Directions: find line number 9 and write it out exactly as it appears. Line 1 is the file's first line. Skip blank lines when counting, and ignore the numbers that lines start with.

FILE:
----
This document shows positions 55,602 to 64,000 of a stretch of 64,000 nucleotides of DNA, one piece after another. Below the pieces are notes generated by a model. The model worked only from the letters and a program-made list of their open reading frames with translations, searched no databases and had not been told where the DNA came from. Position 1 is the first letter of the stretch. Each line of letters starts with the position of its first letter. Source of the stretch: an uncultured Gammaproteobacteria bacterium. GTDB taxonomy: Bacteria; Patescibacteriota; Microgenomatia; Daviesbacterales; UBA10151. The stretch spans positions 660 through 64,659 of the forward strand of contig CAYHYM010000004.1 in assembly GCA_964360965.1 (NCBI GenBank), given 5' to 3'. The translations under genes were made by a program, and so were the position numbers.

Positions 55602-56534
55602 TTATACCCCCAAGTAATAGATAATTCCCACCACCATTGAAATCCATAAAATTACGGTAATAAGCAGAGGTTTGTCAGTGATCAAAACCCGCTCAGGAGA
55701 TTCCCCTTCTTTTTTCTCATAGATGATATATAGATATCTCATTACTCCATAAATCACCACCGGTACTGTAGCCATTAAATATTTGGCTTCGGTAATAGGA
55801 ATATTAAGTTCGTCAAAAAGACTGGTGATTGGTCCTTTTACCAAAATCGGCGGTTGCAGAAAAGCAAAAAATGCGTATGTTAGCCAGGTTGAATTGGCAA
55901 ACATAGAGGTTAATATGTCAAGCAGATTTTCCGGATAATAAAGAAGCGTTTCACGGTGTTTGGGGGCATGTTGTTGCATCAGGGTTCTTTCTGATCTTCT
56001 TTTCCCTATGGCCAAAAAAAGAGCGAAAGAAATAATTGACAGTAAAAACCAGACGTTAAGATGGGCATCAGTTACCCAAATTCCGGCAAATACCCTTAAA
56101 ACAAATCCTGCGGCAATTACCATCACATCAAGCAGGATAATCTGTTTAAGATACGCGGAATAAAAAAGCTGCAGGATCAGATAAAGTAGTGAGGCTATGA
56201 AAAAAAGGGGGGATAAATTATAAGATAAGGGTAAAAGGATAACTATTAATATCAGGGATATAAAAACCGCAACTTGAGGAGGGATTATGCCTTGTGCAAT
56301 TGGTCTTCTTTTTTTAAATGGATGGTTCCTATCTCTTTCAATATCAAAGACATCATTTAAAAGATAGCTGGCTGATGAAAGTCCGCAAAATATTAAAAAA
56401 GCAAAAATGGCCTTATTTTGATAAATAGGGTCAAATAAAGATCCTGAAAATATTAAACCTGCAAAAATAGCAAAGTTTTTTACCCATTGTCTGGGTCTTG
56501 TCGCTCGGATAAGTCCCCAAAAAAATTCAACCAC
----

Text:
56201 AAAAAAGGGGGGATAAATTATAAGATAAGGGTAAAAGGATAACTATTAATATCAGGGATATAAAAACCGCAACTTGAGGAGGGATTATGCCTTGTGCAAT